The preliminary results of our survey are in! And the news is not good...
Just over 70% of you disagree, or strongly disagree, with the following statement: 'My phone always works well wherever I am in Radyr and Morganstown'.
And almost 83% of you agree, or strongly agree, that the signal strength in Radyr and Morganstown needs to be improved:
This is where the residents of Radyr and Morganstown use their phones:
And this is what they think of the signal strength in some of those places:
Over 66% of you think the signal is poor or terrible in Station Road:
54% find the signal at Radyr Station to be poor or terrible:
And 66% of you think the signal is poor or terrible where you live.
The survey is still open (you can take part here) - but these initial results would seem to demonstrate that, in 2019, we are poorly served in Radyr and Morganstown as far as mobile phone service is concerned.
We'll keep you posted as more results come in.
Many residents of Radyr and Morganstown will be all too familiar with the roadworks at the junction of Heol Isaf and Llantrisant Road.
The traffic cones; the temporary lights; the random traffic queues; the occasional minor alteration to the route; the big yellow tractors; the bumpy roads...
Will it ever end?!
Sometimes, it can look as if the roadworks are almost done. We can see the shape of the new junction. Posts have been installed, to hold the new road signs. Kerbstones have been laid...
Surely, all that remains is to install the proposed traffic lights, connect them to the electricity supply, lay some more tarmac - and we're done?
However, there is much more to this than meets the eye.
We spoke with Plasdwr about progress - and this is what we've learned.
This is not a simple task. On the contrary, this is highly complex.
Connecting Plasdŵr to life's vital services is going to take some time. And it will happen at several places along Llantrisant Road, between Radyr and the western boundary of Plasdŵr.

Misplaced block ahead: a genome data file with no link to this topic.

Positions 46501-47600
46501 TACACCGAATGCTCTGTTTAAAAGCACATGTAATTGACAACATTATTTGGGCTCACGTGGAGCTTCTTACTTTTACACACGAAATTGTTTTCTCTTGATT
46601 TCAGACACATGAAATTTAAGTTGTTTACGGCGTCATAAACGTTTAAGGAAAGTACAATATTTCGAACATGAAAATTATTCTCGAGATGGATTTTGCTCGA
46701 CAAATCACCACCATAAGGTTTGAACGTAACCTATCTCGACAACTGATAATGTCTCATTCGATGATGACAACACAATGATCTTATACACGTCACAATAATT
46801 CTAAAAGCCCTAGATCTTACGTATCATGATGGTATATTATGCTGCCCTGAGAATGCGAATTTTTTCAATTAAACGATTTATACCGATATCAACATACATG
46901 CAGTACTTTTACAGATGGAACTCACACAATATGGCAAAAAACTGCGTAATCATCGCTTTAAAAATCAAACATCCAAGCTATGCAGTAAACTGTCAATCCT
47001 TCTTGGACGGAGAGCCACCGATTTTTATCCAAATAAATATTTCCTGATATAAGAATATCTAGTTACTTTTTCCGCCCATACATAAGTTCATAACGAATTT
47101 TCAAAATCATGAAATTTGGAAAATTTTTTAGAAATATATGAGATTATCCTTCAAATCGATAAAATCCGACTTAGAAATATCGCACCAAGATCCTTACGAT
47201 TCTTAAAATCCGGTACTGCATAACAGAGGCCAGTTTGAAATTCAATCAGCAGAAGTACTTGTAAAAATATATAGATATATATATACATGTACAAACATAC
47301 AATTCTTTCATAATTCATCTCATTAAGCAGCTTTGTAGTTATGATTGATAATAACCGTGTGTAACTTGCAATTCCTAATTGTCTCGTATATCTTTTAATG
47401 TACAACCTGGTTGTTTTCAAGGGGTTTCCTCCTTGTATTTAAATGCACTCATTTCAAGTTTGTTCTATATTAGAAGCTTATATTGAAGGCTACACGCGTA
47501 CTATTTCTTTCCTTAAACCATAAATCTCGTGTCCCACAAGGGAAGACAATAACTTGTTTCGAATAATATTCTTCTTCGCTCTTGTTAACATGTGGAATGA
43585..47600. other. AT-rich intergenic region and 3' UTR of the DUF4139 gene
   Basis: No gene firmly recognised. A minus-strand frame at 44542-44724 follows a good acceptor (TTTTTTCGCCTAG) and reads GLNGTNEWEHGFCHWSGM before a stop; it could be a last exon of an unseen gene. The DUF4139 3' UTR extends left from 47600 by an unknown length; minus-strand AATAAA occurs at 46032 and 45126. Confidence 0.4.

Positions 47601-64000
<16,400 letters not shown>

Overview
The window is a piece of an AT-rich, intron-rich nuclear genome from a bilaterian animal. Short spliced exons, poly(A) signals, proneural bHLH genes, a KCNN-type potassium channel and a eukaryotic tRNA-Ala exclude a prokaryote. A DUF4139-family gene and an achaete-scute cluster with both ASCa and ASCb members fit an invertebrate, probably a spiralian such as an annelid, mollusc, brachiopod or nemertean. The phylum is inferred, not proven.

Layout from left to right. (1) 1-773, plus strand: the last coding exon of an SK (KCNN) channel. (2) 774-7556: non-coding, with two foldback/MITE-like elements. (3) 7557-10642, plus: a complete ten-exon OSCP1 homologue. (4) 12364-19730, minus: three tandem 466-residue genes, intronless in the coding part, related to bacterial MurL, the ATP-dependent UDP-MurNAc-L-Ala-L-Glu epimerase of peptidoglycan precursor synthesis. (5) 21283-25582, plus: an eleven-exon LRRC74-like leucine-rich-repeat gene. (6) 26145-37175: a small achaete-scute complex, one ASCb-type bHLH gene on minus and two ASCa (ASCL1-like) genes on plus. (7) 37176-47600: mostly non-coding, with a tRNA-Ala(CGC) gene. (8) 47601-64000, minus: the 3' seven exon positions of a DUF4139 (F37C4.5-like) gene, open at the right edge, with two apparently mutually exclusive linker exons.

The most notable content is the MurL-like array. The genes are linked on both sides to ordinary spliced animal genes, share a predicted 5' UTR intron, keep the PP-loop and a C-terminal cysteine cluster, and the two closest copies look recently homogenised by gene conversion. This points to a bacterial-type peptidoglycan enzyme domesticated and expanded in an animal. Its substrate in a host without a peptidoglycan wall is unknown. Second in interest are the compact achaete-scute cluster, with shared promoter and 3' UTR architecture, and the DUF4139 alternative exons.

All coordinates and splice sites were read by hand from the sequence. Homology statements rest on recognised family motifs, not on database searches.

To make matters even more complicated, Plasdŵr will involve several house-building companies - all working to their own timescales. And as each tranche of houses is developed, it will need its own supply of water, electricity, gas, communications - and a sewerage system. And, from time to time, an SUD will be required (a sustainable drainage system) which will involve roadside works - and associated pipes and services that may also need to cross Llantrisant Road.
As you can see from the list of vital services, this work will involve many different companies (such as Welsh Water, BT and several other utility providers). All working to different timescales - and all needling the appropriate planning permissions and licenses from the appropriate authorities.
So the bad news is that we face many years of roadworks along Llantrisant Road, with the Heol Isaf / Llantrisant Road junction being the first of many - to be followed closely by changes to the Clos Parc Radyr junction.
Both of these junctions will end up controlled by traffic lights. Cardiff Council has assured us that the timing of the lights will be adjusted and fine-tuned to give Radyr and Clos Parc Radyr residents enough of a green-light period to move out onto Llantrisant Road. We will monitor this in due course.
However, when the traffic lights are installed at the end of Heol Isaf, they won't be switched on until Cardiff Council agrees it is the right time to do so. They may, for instance, want the Clos Parc Radur traffic lights in place as well, before both sets of lights are turned on (to better control traffic flow). As we wait for them to be switched on, we may see a temporary roundabout installed at the Heol Isaf junction.
And the timing of all this?
It's difficult to predict, apparently - given the number of services to be installed at several locations - and the number of companies involved. We can, however, except to have to wait until mid 2020 before the majority of the Heol Isaf junction is completed. That's another 12 months of roadworks!
Not the best news, regrettably. And with the Clos Parc Radur junction works yet to begin, we can expect to be navigating these roadworks for a long time to come.
And what will this lead to?
Plasdŵr will bring more traffic, that's for sure. But we are promised: